In both cases, the rapes are graphic even today — the films show the women struggling, bloodied, traumatized, their clothes torn. In “Two Women,” Sophia Loren and her 13-year-old daughter, each pinned under a fierce group of ravaging soldiers in a bombed-out church, gaze frantically at each other before they lose consciousness. In “Virgin Spring,” three shepherds trap the golden-haired, unsuspecting Karin and rape her; when they’re done, they kill her with a club and steal her clothes. What the hell?
Of course “Two Women” is an antiwar film — it revisits the true story of mass rapes by French Moroccan troops in Central Italy near the end of World War II — but do we really need to see a vicious rape to get an antiwar message? Rather, the film is partly about the neat contrast of the two women’s sexuality: it portrays Loren at her most luscious and earthy, wiping sweat from her brow and fanning her magnificent chest as admiring men look on, so different than her religiously devout, pubescent child with big eyes and a clear conscience. Loren’s character has used sex and her beauty before when necessary, but she has always done so to remain in charge of her future. De Sica might be telling us that in war everyone suffers atrocities; but by offering us the contrast of their different sexual histories, he makes those histories somehow relevant.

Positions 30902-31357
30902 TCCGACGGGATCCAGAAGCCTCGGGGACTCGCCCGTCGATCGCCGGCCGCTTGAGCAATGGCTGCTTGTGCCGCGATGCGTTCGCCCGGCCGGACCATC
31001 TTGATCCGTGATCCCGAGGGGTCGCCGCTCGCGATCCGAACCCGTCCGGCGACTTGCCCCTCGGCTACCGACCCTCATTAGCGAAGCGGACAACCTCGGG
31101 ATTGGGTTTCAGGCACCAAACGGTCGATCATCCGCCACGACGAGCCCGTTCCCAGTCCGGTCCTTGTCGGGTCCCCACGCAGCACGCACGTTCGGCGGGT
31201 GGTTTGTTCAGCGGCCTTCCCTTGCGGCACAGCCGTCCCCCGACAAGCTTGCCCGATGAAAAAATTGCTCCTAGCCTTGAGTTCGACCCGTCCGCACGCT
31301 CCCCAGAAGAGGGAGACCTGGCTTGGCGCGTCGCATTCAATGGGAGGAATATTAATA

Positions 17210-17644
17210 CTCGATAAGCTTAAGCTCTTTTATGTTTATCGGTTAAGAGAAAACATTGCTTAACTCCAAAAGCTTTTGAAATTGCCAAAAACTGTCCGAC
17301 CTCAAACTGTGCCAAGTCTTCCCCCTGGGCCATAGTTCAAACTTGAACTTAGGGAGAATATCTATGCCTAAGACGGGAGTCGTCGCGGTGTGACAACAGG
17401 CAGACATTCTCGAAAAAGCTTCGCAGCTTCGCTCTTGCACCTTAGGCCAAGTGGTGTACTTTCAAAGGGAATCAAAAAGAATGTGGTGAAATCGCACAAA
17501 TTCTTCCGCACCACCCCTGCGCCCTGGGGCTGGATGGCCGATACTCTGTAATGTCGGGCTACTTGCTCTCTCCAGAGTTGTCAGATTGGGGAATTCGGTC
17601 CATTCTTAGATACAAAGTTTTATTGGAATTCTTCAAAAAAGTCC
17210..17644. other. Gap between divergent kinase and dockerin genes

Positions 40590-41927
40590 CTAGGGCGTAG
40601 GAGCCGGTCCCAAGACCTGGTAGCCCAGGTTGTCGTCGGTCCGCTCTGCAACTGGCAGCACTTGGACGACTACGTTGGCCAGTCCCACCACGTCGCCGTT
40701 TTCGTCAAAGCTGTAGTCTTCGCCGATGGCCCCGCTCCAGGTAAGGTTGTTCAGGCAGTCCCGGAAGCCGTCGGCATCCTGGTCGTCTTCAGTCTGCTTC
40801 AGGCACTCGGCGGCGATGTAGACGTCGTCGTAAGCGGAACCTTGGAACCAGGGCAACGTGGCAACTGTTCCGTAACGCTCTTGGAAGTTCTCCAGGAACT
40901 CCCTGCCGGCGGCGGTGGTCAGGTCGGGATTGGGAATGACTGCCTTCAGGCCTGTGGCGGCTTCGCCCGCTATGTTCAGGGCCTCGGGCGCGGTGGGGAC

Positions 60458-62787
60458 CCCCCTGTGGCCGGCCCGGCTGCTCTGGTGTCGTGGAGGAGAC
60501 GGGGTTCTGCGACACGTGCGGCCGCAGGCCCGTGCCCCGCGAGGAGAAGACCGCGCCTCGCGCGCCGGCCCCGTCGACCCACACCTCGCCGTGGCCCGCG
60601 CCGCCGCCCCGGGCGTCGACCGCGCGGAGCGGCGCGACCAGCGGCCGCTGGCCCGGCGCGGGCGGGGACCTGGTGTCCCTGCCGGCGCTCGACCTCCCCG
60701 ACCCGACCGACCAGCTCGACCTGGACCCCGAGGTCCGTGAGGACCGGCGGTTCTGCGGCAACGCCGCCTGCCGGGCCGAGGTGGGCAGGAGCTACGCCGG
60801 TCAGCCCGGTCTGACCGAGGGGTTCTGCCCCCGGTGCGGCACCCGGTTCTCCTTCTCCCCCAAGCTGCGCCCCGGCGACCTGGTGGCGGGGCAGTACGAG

Karin may be the ill-fated virgin in “Virgin Spring,” but she’s no innocent. As the spoiled daughter of a prosperous farmer, she heads out through the woods with her slatternly, cranky, pregnant-out-of-wedlock foster sister, Ingeri, to deliver candles to the far-off church (they must be delivered by a virgin to please the Virgin Mary, they believe). Decked out in her most beautiful clothes, she sings songs of spring and renewal, and the countryside blossoms around them. But as they travel, Karin reveals herself to have a vicious streak: she smugly informs Ingeri that she’ll never be pregnant outside of marriage, but only when she is “mistress of my house with honor.”
Ingeri: “We’ll see about your honor when a man takes your waist or strokes your neck.”
Karin: “No man will get me to bed without marriage.”
Ingeri: “And if he meets you in the pasture and pulls you down behind a bush?”
Karin: “I’ll fight my way free.”
Ingeri: “But he’s stronger than you.”